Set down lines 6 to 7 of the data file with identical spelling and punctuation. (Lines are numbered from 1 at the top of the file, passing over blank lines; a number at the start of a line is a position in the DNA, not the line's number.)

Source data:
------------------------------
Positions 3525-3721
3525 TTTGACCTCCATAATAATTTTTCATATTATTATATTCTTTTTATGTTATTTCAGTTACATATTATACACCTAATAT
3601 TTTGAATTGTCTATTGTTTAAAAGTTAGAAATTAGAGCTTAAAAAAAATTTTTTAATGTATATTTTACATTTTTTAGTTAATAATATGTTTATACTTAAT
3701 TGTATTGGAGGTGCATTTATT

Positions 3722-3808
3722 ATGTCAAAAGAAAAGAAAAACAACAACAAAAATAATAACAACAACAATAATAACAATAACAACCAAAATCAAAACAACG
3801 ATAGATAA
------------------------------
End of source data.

3722 ATGTCAAAAGAAAAGAAAAACAACAACAAAAATAATAACAACAACAATAATAACAATAACAACCAAAATCAAAACAACG
3801 ATAGATAA